There are just twelve references to the woman known by the name Mary Magdalene in the canonical Gospels of Matthew, Mark, Luke and John. When read consecutively, they can produce a sense of confusion and even shock in the reader who has come to develop an image of Mary Magdalene without actually closely examining the Bible. Where is the penitent sinner? The sister of Lazarus and Martha? The prostitute? The adulteress? She is nowhere to be found by the name of Mary Magdalene in the pages of the New Testament. Cleared from the conflations with stories of other women (some who are also named Mary), the portrait of the Magdalene painted from the words of the Gospel writers is very, very different than our inherited images of the penitent sinner with long, flowing hair and a sensually sobbing (and often bare) bosom.
While the Gospel writers are notoriously at variance with one another about many of the details of Jesus’s life, death and ministry throughout their narratives, all of the stories around Mary Magdalene coalesce around only three unified themes: she was a faithful follower of Jesus; she was present at the crucifixion; she was a privileged witness of the resurrection. While the writers are at odds about who else-- and if anyone else- -was present at the tomb, they are unanimous about her presence. In the words of Biblical scholar Ann Graham Brock, Mary Magdalene is “one of the most consistent, stable elements in the New Testament resurrection narratives as a whole”.
The Canonical Gospels of Matthew, Mark, Luke and John differ on most of the details of the Resurrection narrative. Who was there, what time of day it happened, what exactly transpired: all of those details deviate substantially from one telling to the next. What is consistent are the references to Mary Magdalene's presence, where she is named in every single Gospel account. She is there at the cross, faithful and devoted while the male disciples have fled in fear. She is there, faithful and devoted, as she witnesses Jesus's horrific suffering and agonizing death. She is there, faithful with love, as his body is taken down from the cross. Faithfully, she arrives first at the tomb to prepare Jesus's body for burial. Is it any wonder that in response to such courage and faith and devotion, Mary Magdalene is the disciple chosen to be the first witness to the Resurrection?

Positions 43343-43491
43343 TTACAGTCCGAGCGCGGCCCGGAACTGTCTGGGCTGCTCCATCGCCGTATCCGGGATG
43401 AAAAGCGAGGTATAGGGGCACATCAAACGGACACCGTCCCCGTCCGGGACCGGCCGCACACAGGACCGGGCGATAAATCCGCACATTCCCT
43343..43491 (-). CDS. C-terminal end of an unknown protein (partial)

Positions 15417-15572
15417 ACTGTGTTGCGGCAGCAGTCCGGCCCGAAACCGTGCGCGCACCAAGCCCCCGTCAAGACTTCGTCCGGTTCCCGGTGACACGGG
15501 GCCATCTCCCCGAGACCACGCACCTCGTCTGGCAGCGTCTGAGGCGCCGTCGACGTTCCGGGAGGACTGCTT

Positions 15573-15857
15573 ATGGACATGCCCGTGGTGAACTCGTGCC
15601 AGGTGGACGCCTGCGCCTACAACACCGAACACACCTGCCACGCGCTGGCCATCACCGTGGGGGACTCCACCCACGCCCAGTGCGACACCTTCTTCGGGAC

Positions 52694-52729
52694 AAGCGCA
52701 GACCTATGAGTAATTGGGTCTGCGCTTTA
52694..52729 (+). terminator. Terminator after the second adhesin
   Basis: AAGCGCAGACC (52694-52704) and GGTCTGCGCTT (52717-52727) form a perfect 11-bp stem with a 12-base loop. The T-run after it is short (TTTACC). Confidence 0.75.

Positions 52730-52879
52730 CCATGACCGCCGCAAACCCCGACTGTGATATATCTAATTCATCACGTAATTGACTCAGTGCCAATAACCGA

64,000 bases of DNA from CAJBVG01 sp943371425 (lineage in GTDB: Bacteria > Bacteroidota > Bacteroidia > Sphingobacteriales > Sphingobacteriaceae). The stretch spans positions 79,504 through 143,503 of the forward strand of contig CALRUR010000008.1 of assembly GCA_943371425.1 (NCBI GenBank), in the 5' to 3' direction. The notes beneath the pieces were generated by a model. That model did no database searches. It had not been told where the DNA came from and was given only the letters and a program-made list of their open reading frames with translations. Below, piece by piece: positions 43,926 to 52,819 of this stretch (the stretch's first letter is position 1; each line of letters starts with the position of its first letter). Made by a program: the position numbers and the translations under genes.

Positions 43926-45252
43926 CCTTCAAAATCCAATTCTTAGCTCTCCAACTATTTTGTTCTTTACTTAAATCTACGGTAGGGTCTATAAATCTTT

In our modern world, the word passion usually means an intense (and often sexual) feeling of love and desire. Five hundred years ago, it also meant suffering, particularly the suffering of those who die for love of God. The Passion of Jesus was the seed of renewal for Western drama.
Beginning in the 5th century, theater was banned by the Catholic Church. It had been associated with the Greek god Dionysus and was thought to be pagan and morally dangerous. For five hundred years, the only publicly performed and sanctioned "drama" to be found throughout continental Europe was the celebration of the Eucharist and the sacraments of Baptism, Confirmation and Marriage at the altar by a priest. Beginning in the tenth century, however, elements of staged drama began to creep back in to Western Europe. The monks of St. Benoit-Sur-Loire in France are generally credited with creating the first dramatic production of the Easter story. In an attempt to make the experience of the Easter service more emotionally charged and meaningful, certain parts of the Resurrection story were enacted. In a darkened church, a fire was kindled, torches were lit and three women, led by a singer playing Mary Magdalene, arrived at a prop standing for an empty tomb. In the most elaborate forms of this proto-drama, choirs on opposite sides of the church doors sang back and forth to one another with the following paraphrase from the Gospel of Luke:
Angels: "Whom seek ye in the sepulcher, O followers of Christ?"
Mary and companions: "Jesus of Nazareth, who was crucified, O Heavenly Ones."
Angels: "He is not here, He has arisen as He foretold: Go, announce that He has arisen from the grave."